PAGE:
hazard

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Related to hazards: Physical Hazards

hazard

1. Golf an obstacle such as a bunker, a road, rough, water, etc.
2. a gambling game played with two dice
3. Real Tennis
a. the receiver's side of the court
b. one of the winning openings
4. Billiards a scoring stroke made either when a ball other than the striker's is pocketed (winning hazard) or the striker's cue ball itself (losing hazard)

Hazard

A material or condition that may cause damage, injury, or other harm, frequently established through standardized assays performed on biological systems or organisms. The confluence of hazard and exposure create a risk.

hazard

[′haz·ərd]
(industrial engineering)
Any risk to which a worker is subject as a direct result (in whole or in part) of his being employed.
References in classic literature ?
The profitable ship will carry a large load through all the hazards of the weather, and, when at rest, will stand up in dock and shift from berth to berth without ballast.
For a moment we gazed about us in quest of a more practicable route; it was, however, at once apparent that there was no resource but to pierce this thicket of canes at all hazards.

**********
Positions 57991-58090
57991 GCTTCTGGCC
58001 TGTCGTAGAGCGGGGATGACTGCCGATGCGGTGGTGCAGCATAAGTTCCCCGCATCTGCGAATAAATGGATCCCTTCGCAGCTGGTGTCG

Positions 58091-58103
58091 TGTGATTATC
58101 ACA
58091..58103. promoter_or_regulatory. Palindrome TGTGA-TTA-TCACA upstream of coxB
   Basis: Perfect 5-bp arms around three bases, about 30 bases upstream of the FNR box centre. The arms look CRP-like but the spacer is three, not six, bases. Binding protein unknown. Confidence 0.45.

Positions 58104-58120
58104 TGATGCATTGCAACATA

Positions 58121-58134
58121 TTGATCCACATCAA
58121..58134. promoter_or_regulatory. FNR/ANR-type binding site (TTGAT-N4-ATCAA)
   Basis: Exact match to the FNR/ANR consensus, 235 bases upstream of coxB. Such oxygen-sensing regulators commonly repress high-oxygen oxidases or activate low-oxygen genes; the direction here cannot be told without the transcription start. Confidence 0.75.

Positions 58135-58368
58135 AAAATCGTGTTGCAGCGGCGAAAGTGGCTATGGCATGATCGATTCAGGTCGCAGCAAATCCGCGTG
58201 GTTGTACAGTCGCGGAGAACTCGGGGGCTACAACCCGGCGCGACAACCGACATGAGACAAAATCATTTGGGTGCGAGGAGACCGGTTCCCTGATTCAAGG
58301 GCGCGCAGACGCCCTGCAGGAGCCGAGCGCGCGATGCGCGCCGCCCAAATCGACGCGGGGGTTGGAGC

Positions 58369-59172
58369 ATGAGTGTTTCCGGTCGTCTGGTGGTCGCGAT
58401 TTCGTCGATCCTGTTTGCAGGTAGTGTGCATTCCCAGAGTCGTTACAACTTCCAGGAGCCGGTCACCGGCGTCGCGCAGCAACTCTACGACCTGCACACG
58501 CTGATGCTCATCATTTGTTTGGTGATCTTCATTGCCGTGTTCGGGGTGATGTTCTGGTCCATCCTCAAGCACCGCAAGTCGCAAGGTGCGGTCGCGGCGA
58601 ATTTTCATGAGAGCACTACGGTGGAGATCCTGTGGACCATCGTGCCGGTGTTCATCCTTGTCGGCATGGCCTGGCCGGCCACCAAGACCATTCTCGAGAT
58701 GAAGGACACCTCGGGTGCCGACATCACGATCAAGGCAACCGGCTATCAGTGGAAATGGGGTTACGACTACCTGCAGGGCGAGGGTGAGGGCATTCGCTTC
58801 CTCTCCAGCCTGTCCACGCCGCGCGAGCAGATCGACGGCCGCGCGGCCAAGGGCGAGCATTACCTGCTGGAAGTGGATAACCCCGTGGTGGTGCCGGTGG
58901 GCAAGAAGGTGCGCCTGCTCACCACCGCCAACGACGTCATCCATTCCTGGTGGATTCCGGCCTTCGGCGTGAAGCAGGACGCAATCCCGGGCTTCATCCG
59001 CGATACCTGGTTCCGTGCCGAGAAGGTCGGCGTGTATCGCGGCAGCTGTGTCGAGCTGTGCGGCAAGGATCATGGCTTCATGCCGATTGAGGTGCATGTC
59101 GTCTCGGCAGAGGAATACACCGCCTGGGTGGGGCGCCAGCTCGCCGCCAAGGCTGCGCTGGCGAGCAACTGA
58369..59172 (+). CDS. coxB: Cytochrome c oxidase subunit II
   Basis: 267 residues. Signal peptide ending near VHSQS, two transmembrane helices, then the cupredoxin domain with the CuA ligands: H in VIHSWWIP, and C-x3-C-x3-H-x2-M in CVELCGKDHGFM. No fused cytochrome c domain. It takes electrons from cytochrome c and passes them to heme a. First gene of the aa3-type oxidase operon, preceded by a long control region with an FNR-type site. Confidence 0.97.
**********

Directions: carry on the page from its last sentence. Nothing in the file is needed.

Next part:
Brown, and the other women at the Commissioner's at Gibraltar, appeared in the same trim, I thought they were mad; but Fanny can reconcile me to anything"; and saw, with lively admiration, the glow of Fanny's cheek, the brightness of her eye, the deep interest, the absorbed attention, while her brother was describing any of the imminent hazards, or terrific scenes, which such a period at sea must supply.
A western trapper is like a sailor; past hazards only stimulate him to further risks.
It was destined that on this very morning--our first in the new country--we were to find out what strange hazards lay around us.
Her fearful curiosity was every moment growing greater; and seizing, with trembling hands, the hasp of the lock, she resolved at all hazards to satisfy herself at least as to its contents.
I must follow my instructions to the letter and recover the chest at all hazards, or be taken myself in the attempt.
Therefore, as I am determined not to travel by night, for fear of passing some stream or pool, we have but three days and a half of journeying during which we must find water, at all hazards.
It was the knowledge of this that made her try to escape at all hazards, curse her.
It is true I knew him more intimately than most: I met him first before ever he became a painter, and I saw him not infrequently during the difficult years he spent in Paris; but I do not suppose I should ever have set down my recollections if the hazards of the war had not taken me to Tahiti.
Gringoire set out to follow the gypsy at all hazards.
From the foregoing facts and others that I have noted during my long life within Pellucidar, which is now passing through an age analogous to some pre-glacial age of the outer crust, I am constrained to the belief that evolution is not so much a gradual transition from one form to another as it is an accident of breeding, either by crossing or the hazards of birth.

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